all in all i am satisfied, if not thrilled, with the overall work. it is dark enough now and reads "trees" better than before. the texture is also more interesting. i am getting some visitors now so i will show that i learned my lesson two days ago and i shall knock off work for now to return on the morrow.

Thursday, December 8, 2011

yes, she does fish like a girl!: landscape with figure

joan fishing in the madison river, montana
for this next painting i am going to do a landscape with a figure of a woman fly fishing in a montana stream. i took this picture of my spouse while trying to get her out of the stream for the evening on one of our trips out near yellowstone country. she is an ardent fisher(wo)man when she has the chance. i think this is the madison river near bozeman, but it might be the gallatin. what drew me to this was the rich dark reflections in the water. all the green will be challenge as that particular color is the bane of many watercolorists. here is the photo:

first washes and drawing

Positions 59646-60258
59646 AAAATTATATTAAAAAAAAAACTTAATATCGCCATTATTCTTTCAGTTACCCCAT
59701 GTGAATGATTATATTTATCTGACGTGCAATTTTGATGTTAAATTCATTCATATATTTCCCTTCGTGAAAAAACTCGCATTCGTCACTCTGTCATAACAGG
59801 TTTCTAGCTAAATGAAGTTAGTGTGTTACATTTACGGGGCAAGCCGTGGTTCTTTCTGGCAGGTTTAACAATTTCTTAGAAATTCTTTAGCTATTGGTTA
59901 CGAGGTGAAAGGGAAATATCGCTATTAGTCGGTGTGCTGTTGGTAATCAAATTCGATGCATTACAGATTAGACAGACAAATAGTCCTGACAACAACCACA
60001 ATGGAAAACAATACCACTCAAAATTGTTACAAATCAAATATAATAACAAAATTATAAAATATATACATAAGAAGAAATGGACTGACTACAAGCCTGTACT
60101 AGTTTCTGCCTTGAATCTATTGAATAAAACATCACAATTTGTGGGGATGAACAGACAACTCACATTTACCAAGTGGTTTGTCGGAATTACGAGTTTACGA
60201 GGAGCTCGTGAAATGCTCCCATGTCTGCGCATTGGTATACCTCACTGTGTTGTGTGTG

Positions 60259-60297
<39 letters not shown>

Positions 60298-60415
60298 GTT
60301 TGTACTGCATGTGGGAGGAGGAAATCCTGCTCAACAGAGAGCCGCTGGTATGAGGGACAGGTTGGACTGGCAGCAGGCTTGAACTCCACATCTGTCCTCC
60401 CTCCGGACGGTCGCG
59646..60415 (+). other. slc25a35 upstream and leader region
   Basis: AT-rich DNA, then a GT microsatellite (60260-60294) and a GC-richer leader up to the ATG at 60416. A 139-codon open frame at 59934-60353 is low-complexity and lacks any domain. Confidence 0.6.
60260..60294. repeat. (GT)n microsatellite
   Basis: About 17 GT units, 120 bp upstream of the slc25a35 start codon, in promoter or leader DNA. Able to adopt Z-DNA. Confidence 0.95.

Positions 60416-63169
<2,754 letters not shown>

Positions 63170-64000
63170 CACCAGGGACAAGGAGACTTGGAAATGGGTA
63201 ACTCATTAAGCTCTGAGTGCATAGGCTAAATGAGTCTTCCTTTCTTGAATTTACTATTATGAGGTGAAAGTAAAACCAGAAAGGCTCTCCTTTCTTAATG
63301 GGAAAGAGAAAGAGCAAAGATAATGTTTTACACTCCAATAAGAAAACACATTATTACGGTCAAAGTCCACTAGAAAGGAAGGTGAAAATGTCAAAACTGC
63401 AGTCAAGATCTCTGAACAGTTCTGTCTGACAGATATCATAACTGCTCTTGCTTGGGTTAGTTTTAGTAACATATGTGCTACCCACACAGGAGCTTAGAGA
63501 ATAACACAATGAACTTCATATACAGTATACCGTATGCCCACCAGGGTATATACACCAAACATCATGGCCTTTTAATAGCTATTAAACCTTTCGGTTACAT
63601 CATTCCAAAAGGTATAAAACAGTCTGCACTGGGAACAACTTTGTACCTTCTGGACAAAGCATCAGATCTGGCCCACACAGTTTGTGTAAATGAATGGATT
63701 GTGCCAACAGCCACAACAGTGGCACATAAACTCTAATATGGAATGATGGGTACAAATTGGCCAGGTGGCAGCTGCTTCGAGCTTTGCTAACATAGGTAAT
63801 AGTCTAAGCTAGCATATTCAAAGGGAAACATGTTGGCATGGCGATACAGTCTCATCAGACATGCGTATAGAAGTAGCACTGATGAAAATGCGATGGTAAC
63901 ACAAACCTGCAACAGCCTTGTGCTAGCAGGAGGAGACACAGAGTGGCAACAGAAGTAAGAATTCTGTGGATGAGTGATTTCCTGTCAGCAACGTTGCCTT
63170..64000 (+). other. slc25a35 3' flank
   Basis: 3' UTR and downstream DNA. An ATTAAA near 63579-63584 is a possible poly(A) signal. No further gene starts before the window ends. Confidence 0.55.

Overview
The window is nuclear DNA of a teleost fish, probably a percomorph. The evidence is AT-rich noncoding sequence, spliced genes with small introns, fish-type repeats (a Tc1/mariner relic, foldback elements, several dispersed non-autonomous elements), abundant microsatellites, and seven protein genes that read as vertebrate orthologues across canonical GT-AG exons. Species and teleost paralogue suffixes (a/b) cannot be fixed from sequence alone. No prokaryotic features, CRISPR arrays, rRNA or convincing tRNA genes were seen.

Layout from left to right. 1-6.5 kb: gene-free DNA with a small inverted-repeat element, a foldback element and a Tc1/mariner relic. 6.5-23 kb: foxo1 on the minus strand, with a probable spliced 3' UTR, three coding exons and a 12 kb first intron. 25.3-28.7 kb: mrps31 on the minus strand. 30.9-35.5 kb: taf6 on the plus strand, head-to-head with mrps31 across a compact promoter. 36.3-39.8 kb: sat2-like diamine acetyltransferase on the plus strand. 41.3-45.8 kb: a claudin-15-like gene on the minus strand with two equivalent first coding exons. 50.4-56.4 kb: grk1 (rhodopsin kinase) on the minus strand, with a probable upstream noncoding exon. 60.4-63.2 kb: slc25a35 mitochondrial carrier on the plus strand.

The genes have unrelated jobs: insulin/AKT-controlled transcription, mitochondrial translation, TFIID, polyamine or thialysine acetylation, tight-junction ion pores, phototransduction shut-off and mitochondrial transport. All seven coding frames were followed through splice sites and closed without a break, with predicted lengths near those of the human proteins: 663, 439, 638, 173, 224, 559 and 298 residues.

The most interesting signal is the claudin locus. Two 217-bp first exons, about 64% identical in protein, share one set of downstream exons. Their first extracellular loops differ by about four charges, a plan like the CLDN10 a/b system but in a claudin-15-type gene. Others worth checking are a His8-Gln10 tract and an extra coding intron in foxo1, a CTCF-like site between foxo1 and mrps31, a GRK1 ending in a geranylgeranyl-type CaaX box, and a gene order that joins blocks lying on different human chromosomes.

to start out i drew the figure on a half-sheet (15"X22") of 140# fabriano artistico rough paper using my trusty mechanical pencil (0.7 mm, hb lead) followed by a rough-in of the rest of the elements of the landscape. to start the painting process on one of these type of paintings i usually begin in the figure. i used a #8 round kolinsky sable brush for all of these first steps. the shadows on her vest and t-shirt were cerulean blue and raw sienna. i painted the waders with a combination of raw umber and olive green. and the minimal areas where there is flesh i used my usual combination of cadmium red light and cadmium yellow pale. at this juncture i put in some of the dark reflections in the water adjacent to the figure. i did this for two reasons. the first was because it is easiest for me to get the figure to "sit" in the landscape and not appear like a cut and pasted afterthought if i get some tie-ins with the surroundings. this is easiest to effect when the paint is at least still damp if not wet. the second is that i wanted to establish the darkest of darks that i will use in the painting to act as a gauge against which to judge the rest of the values, which should be no darker. the colors used here were ultramarine blue, cadmium yellow medium, raw sienna, and hooker's green. there may have been a bit of burnt sienna here which i frequently use to tone down the tube greens and darken them. it is really a sparkly day and the rough texture of the paper lends itself to portraying this by using an almost dry brush technique with the dark paint. this really means, in this instance, to drag the brush along sideways leaving the "valleys" of the tooth white. i established the most distant extent of the stream as it rounded a bend  with a grayish wash of cobalt blue and burnt sienna and then added a bit of green undercut bank just to the right of it. i also experimented a little with painting the rocks in the foreground. the tops were defined by the dark reflections in the water. the shadows were painted in cadmium orange and cobalt blue. the shadow/reflection on the near side of the rocks is just a reiteration of the other reflections.